There are some nice spots along the promenade, including bars and restaurants on the seafront offering amazing views of the surrounding mountains. If that’s not your thing then you may prefer to spend some time at Kotor beach, although if you’re looking for nice beaches then you’re best off visiting Budva. Other than that, just take the time to wander along the waterfront and enjoy this quieter area of Kotor.
Bay of Kotor
Outside of the Old Town, one of the nicest things to do in the area is explore the stunning Bay of Kotor. Also known as Boka, the bay is home to a number of well-preserved medieval towns including Perast, Risan, Tivat, and of course Kotor itself. Surrounded by towering mountains, the beautiful Bay of Kotor is blessed with breathtaking scenery. The bay is around 28 kilometres long, and at its narrowest point, the Verige Strait, it is only 340 metres wide.
The easiest way to see more of the Bay of Kotor is to take a boat trip, but it’s also possible to get around by bus or renting a car. Some of the best spots to visit include the Blue Cave, Mamula Island, Our Lady of the Rocks Island and Perast. In particular, the chance to swim in the wonderfully blue water at the blue cave is an unforgettable experience.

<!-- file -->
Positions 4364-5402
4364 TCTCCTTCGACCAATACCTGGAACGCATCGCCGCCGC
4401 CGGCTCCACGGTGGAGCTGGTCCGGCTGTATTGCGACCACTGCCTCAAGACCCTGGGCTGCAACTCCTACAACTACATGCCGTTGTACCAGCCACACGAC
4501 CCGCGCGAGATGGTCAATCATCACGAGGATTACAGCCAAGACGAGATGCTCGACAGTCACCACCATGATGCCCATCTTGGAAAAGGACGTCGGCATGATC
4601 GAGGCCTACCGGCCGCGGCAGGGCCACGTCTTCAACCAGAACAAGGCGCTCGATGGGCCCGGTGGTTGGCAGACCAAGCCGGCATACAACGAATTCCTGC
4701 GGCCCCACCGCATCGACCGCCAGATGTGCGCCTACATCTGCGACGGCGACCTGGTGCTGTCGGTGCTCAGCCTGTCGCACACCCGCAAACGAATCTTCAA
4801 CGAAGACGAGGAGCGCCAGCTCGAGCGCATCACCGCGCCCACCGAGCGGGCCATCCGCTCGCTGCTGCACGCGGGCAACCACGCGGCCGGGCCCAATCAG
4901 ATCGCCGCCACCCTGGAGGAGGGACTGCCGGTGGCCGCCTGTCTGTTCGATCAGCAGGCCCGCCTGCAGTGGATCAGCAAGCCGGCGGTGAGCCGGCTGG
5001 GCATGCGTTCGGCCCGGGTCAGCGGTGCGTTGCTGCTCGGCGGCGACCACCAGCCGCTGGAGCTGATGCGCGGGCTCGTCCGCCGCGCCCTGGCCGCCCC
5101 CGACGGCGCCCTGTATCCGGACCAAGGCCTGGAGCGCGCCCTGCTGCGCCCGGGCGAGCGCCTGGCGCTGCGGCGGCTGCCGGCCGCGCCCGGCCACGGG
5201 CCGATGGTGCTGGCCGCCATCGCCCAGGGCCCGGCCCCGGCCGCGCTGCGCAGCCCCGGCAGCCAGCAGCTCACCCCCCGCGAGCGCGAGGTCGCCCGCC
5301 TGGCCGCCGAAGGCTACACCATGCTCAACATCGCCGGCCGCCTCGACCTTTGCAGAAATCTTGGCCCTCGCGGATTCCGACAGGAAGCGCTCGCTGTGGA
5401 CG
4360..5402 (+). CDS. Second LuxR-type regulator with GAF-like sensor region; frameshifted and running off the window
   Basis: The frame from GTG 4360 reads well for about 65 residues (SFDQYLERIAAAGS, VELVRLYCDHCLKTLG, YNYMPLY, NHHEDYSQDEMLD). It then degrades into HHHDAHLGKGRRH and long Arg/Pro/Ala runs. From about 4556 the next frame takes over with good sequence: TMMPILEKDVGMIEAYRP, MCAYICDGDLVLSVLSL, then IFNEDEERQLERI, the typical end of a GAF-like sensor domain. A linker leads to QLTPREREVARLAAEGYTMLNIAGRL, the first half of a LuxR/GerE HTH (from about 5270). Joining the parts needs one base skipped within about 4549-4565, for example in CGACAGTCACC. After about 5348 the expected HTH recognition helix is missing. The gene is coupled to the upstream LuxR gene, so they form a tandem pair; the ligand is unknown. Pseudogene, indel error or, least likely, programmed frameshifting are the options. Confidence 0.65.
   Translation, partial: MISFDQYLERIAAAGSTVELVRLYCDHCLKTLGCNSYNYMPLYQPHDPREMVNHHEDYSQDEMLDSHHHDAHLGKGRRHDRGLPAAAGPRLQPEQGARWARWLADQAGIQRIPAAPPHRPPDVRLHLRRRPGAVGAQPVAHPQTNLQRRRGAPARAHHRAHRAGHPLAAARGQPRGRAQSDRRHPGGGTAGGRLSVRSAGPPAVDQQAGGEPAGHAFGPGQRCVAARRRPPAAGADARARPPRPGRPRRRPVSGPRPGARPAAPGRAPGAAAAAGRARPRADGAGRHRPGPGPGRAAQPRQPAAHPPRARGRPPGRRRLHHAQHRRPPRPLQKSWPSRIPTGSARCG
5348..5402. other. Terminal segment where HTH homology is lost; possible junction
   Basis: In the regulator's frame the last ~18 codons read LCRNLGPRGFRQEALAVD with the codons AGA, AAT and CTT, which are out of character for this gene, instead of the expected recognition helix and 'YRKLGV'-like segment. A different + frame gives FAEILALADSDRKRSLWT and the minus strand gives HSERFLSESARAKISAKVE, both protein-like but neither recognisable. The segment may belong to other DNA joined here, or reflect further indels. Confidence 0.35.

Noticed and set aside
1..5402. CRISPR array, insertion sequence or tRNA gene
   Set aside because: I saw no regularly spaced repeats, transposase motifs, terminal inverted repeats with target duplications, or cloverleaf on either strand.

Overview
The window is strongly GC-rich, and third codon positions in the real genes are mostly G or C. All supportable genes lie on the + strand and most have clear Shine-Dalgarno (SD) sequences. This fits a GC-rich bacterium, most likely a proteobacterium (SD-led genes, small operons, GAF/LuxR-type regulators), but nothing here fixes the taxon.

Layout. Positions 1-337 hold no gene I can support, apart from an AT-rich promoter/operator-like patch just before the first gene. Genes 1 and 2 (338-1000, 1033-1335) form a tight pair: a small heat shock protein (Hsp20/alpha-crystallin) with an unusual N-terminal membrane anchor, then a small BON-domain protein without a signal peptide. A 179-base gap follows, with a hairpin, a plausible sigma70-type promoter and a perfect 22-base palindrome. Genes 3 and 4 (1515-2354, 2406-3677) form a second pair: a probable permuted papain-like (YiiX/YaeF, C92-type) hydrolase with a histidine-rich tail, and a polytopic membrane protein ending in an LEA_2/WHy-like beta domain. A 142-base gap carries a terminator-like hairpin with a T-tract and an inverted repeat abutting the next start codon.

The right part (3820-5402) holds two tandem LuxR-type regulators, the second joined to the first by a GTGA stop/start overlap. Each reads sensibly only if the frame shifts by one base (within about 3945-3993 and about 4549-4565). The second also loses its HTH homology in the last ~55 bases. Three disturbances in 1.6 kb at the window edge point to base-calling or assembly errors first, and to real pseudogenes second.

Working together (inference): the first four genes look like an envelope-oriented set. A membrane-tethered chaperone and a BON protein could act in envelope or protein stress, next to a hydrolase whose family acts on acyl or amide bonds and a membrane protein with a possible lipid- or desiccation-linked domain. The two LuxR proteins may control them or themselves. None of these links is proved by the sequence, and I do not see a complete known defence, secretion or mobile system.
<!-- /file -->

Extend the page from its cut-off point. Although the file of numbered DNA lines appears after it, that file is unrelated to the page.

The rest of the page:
Boat trips around the Bay of Kotor can be arranged in the town itself or by booking online in advance. If you’re visiting during peak season it’s worth booking in advance for your chosen date as these boat trips are one of the most popular things to do in Kotor! We recommend booking the 3-hour boat tour of the Bay of Kotor available through Get Your Guide, which takes you to the Blue Cave, Mamula Island and Our Lady of the Rocks Island. This tour costs just €30 ($35 USD) per person, which is great value for the chance to enjoy more of the bay’s incredible scenery.
One of the best things to do while in Kotor is take a day trip to the quaint town of Perast. Located just a 20-30 minute bus ride away from Kotor, Perast is a lovely waterfront Old Town with a number of restaurants conveniently located along the seafront.